Author Topic: Flint, MI Finds Power in EVR, Capture  (Read 23847 times)

Bob Galvin

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Flint, MI Finds Power in EVR, Capture
« on: September 19, 2011, 04:01:42 PM »
-by Robert Galvin

The Flint, Michigan, Police Department's Traffic Division oddly enough spends much of its time measuring not crash incidents, but crime scenes. That's because crime in Flint is high. For example, in 2010 there were 66 homicides within 12 months.

No shortage of crime scenes means veteran police Sgt. Dave Forystek, a traffic division member, stays busy since he measures nearly all of the large scenes. To accomplish this, the sergeant uses a Sokkia SRX5 fully-robotic, single-operator total station with Archer Field PC, MapScenes Evidence Recorder Version 7.0, and MapScenes Forensic CAD software.

Combined, these tools make a potent method for thoroughly measuring and mapping the larger evidence-rich crime scenes in Flint. A typical scene will be filled with any variety of evidence, including bullet casings from shootings, blood spatter, bodies, and holes in a wall or car door. The Sokkia total station cuts manpower in half, and can shoot a scene of up to 1500 feet requiring one operator. Evidence is recorded by the total station, then the Archer Field PC measures the evidence points and reports them to the MapScenes Evidence Recorder attached to the Sokkia unit. Finally, the points are downloaded into MapScenes Forensic CAD, usually in 3D to clearly show scene evidence, vertical mapping details such as blood spatter, and bullet trajectories, among other details.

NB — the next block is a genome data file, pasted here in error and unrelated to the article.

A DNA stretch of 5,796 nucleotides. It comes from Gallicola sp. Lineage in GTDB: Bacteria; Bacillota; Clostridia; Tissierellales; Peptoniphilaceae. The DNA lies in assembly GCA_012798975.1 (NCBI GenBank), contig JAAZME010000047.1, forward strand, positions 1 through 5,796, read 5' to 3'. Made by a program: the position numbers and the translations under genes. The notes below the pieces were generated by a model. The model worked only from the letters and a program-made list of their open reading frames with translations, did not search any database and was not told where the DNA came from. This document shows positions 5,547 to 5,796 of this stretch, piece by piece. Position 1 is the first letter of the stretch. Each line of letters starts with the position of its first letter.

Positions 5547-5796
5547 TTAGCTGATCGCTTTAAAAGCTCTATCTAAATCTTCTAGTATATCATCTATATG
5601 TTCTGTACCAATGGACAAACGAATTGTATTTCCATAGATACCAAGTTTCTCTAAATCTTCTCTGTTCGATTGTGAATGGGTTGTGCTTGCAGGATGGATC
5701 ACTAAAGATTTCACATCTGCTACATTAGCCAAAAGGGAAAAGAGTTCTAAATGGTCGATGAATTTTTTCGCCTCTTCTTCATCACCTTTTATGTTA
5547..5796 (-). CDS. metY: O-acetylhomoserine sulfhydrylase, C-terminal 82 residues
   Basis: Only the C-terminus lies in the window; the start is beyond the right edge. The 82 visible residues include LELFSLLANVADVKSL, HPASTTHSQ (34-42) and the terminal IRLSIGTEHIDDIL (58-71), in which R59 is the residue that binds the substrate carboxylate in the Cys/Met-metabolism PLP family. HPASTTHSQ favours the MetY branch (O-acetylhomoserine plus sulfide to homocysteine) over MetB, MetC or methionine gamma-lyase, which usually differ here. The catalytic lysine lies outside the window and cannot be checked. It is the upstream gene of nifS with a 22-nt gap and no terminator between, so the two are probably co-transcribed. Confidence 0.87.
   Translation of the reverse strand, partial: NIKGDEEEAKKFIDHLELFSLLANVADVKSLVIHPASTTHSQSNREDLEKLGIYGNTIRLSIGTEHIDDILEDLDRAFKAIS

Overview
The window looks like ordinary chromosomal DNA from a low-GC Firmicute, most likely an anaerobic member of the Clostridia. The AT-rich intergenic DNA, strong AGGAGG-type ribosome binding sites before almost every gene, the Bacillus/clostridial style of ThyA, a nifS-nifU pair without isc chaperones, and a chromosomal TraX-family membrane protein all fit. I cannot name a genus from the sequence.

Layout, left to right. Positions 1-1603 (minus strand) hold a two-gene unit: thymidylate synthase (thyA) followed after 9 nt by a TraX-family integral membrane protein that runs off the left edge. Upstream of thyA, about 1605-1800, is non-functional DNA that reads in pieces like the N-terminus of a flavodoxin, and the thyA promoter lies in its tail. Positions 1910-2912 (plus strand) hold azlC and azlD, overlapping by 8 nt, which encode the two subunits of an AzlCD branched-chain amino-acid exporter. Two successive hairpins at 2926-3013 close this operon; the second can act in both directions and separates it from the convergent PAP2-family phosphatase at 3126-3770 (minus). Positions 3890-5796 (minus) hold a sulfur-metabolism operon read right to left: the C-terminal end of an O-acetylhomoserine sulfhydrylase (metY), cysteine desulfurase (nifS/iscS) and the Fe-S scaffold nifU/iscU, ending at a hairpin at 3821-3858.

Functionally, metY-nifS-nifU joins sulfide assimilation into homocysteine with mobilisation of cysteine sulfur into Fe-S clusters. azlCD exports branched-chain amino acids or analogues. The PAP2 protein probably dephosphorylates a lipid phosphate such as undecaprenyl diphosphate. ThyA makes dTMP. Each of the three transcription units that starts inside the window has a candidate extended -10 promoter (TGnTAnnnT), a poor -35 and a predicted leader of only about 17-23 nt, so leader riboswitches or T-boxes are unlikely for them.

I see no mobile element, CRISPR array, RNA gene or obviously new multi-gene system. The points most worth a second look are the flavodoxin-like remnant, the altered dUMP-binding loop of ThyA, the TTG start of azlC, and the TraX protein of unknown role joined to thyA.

For Sgt. Forystek, the Evidence Recorder's ability to show scene points and line work as he shoots is a huge advantage because there are no missed points. And the 3D view feature on Evidence Recorder yields essential visual verification of point elevations.

As for Mapscenes Forensic CAD, Sgt. Forystek calls it a "very powerful drawing engine." For example, "When you get into Mapscenes CAD, if the evidence has been collected properly, you can really do some great things to show different surfaces and how bullets have traveled through them, or how they may have affected a crash scene," Sgt. Forystek said.

Still another way 3D views are accomplished is with the MapScenes Capture animation software, which Sgt. Forystek has started using. He considers this tool a great way to test theories about how crashes and crimes unfolded at their scenes.

"You're visualizing it (the crash or crime event), input your computed positions, speed, and time and the software can provide a 3D animation," said Sgt. Forystek. "To be able to show a shooter and how he moved, or how somebody was running and a bullet hit him and where he fell is powerful," the sergeant added. "I see this coming out of Capture down the road. It will be monumental for a jury to see something like this."
« Last Edit: September 19, 2011, 04:06:32 PM by Bob Galvin »